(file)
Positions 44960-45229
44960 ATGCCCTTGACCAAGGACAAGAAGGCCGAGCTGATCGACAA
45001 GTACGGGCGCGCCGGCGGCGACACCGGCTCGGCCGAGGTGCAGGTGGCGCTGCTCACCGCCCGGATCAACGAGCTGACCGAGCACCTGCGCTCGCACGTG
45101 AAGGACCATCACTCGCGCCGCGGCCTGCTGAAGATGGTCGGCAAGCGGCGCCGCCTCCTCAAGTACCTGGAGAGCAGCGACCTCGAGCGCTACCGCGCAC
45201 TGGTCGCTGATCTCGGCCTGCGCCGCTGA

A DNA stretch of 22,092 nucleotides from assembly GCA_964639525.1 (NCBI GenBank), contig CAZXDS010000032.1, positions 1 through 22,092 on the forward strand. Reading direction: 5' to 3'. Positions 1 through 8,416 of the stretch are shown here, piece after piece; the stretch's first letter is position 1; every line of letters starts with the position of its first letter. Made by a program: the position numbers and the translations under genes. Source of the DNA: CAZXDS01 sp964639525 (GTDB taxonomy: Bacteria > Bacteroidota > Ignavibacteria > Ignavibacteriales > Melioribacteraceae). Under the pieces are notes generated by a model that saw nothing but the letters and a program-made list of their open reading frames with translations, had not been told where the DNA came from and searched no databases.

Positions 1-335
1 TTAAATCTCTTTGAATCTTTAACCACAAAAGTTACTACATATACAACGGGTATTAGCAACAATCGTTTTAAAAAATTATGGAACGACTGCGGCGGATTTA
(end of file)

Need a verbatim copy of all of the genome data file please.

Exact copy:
Positions 44960-45229
44960 ATGCCCTTGACCAAGGACAAGAAGGCCGAGCTGATCGACAA
45001 GTACGGGCGCGCCGGCGGCGACACCGGCTCGGCCGAGGTGCAGGTGGCGCTGCTCACCGCCCGGATCAACGAGCTGACCGAGCACCTGCGCTCGCACGTG
45101 AAGGACCATCACTCGCGCCGCGGCCTGCTGAAGATGGTCGGCAAGCGGCGCCGCCTCCTCAAGTACCTGGAGAGCAGCGACCTCGAGCGCTACCGCGCAC
45201 TGGTCGCTGATCTCGGCCTGCGCCGCTGA

A DNA stretch of 22,092 nucleotides from assembly GCA_964639525.1 (NCBI GenBank), contig CAZXDS010000032.1, positions 1 through 22,092 on the forward strand. Reading direction: 5' to 3'. Positions 1 through 8,416 of the stretch are shown here, piece after piece; the stretch's first letter is position 1; every line of letters starts with the position of its first letter. Made by a program: the position numbers and the translations under genes. Source of the DNA: CAZXDS01 sp964639525 (GTDB taxonomy: Bacteria > Bacteroidota > Ignavibacteria > Ignavibacteriales > Melioribacteraceae). Under the pieces are notes generated by a model that saw nothing but the letters and a program-made list of their open reading frames with translations, had not been told where the DNA came from and searched no databases.

Positions 1-335
1 TTAAATCTCTTTGAATCTTTAACCACAAAAGTTACTACATATACAACGGGTATTAGCAACAATCGTTTTAAAAAATTATGGAACGACTGCGGCGGATTTA